A truly good cause. But is it already too late? Man's greed, brutality and uncaring naturally aggressive behavior is the underlying problem for which there is no cure. There are no forces able to deflect the path of great animals like the Rhino from becoming our lifetime. Meaning it is our shame to bear. Perhaps when man himself becomes extinct, and if we are to believe Stephen Hawking, that will be in about 100 years when Earth's resources can no longer sustain the population, then the fauna and flora that have managed to survive us will start to grow in numbers. Where were you all for the last 60 plus years? I suggest you all read:
Under the Sea - Wind by Rachel Carson, 1941
The Sea Around Us by Rachel Carson, 1951
Silent Spring by Rachel Carson, 1962

For those of you who do not know, Rachel Carson is the Mother of our modern day environmental movement. If not for her you would never even have a chance to see a real Bald Eagle.

Wake up America!!!!!!

Anonymous said...

One rhino fine, but a stack of three. Rhinocakes LOL.

Anonymous said...

I wonder how many people taking selfies with this sculpture will even think twice about why it is there and what it represents?
The city is determined to expand it tourism footprint at our neighborhoods expense. The corporate makeover of Astor Place had nothing to do with improving safety for those going to and from the subway but to establish a platform to rent the space to Citi Bank, HBO etc... to shill their services and products. As for those that are thrilled there is yet another "coffee" option in the city, please tell me when is enough enough?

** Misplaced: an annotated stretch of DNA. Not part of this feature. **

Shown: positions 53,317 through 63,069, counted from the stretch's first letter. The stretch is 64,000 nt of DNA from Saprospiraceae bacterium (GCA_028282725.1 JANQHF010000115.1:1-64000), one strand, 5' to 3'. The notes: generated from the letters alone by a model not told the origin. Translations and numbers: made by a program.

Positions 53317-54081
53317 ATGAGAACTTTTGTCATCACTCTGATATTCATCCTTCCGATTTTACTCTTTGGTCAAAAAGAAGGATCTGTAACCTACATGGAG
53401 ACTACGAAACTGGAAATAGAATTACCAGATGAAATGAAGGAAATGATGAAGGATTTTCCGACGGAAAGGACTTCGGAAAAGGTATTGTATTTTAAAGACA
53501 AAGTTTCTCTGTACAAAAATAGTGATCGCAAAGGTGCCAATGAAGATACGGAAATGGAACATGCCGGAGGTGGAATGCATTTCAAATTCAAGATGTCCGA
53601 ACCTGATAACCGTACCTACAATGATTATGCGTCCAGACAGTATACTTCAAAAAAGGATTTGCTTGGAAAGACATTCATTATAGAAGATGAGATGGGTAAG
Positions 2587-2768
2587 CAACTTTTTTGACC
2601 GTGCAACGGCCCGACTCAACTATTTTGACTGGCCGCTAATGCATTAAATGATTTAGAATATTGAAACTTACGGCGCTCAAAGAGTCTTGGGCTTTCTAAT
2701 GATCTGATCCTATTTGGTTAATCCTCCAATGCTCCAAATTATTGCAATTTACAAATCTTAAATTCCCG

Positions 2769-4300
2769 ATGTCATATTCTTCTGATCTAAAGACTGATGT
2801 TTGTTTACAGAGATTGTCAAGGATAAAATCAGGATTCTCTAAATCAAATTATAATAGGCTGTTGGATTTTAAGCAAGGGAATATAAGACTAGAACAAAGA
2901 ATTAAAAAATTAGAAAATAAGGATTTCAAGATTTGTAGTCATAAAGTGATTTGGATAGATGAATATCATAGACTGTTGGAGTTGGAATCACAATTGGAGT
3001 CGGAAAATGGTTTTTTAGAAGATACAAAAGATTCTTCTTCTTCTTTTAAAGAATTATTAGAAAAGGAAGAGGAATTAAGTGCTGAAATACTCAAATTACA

Anonymous said...

And my first thought was "maybe the tourists and the students will express a moment of concern for the planet, but then go home and order their deliveries from Amazon, Sephora, J Crew, Fresh Direct, Blue Apron, etc. without a thought about the use of fuel, minimum wage jobs, etc"

Jim Markowich said...

How long before some young man immortalizes an evening spent knocking back one too many vodka tonics with his friends by climbing on it, falling and impaling himself on a horn?

Anonymous said...

Your comment? Definitely.

cmarrtyy said...

The Village Alliance can't keep Astor Plaza clean. Rats are running around at night among the plant beds. The landscaping isn't finished. The dead trees are still dead a year later with no sign of a replant. And dog walkers are walking all over the plant beds with their precious pooches using them as toilets. Wow! And the best they can do is to continue the second rate circus?! A community based organization should take control of Astor Plaza. Maybe then the nonsense will stop and maintenance begin.